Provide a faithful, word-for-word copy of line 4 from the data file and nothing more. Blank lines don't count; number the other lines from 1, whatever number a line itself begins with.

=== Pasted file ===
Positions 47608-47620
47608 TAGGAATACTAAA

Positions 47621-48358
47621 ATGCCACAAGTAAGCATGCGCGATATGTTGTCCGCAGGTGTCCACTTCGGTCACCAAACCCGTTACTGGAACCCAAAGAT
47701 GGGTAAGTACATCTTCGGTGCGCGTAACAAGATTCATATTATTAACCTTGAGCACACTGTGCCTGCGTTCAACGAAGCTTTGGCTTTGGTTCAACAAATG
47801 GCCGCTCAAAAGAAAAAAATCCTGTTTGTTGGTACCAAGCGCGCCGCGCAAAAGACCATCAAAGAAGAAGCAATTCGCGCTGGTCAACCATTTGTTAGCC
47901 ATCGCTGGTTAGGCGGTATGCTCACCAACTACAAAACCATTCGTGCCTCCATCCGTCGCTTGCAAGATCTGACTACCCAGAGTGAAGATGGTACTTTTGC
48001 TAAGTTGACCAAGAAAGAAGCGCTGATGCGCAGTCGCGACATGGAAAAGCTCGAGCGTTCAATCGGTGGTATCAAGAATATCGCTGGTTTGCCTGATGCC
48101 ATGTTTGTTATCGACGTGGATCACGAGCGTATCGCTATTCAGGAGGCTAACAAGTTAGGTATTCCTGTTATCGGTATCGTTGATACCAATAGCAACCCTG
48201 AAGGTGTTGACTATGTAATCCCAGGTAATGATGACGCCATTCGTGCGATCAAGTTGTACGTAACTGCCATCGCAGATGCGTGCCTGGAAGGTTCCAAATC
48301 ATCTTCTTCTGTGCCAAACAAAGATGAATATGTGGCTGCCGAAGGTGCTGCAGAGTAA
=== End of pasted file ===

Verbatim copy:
47621 ATGCCACAAGTAAGCATGCGCGATATGTTGTCCGCAGGTGTCCACTTCGGTCACCAAACCCGTTACTGGAACCCAAAGAT